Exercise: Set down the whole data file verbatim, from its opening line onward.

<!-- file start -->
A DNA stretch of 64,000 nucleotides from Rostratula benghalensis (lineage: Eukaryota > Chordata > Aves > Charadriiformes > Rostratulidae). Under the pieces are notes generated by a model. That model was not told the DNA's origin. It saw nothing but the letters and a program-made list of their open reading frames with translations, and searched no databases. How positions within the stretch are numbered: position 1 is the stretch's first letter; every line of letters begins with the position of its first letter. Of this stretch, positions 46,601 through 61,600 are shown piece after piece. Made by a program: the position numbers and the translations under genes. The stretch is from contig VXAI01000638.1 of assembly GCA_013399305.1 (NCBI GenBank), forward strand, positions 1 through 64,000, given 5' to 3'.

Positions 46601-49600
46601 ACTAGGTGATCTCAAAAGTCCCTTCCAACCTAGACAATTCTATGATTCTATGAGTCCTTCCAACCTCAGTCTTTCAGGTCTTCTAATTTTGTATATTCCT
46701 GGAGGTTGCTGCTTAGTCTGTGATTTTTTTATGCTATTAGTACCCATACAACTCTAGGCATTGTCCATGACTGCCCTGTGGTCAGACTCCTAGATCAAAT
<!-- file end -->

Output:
A DNA stretch of 64,000 nucleotides from Rostratula benghalensis (lineage: Eukaryota > Chordata > Aves > Charadriiformes > Rostratulidae). Under the pieces are notes generated by a model. That model was not told the DNA's origin. It saw nothing but the letters and a program-made list of their open reading frames with translations, and searched no databases. How positions within the stretch are numbered: position 1 is the stretch's first letter; every line of letters begins with the position of its first letter. Of this stretch, positions 46,601 through 61,600 are shown piece after piece. Made by a program: the position numbers and the translations under genes. The stretch is from contig VXAI01000638.1 of assembly GCA_013399305.1 (NCBI GenBank), forward strand, positions 1 through 64,000, given 5' to 3'.

Positions 46601-49600
46601 ACTAGGTGATCTCAAAAGTCCCTTCCAACCTAGACAATTCTATGATTCTATGAGTCCTTCCAACCTCAGTCTTTCAGGTCTTCTAATTTTGTATATTCCT
46701 GGAGGTTGCTGCTTAGTCTGTGATTTTTTTATGCTATTAGTACCCATACAACTCTAGGCATTGTCCATGACTGCCCTGTGGTCAGACTCCTAGATCAAAT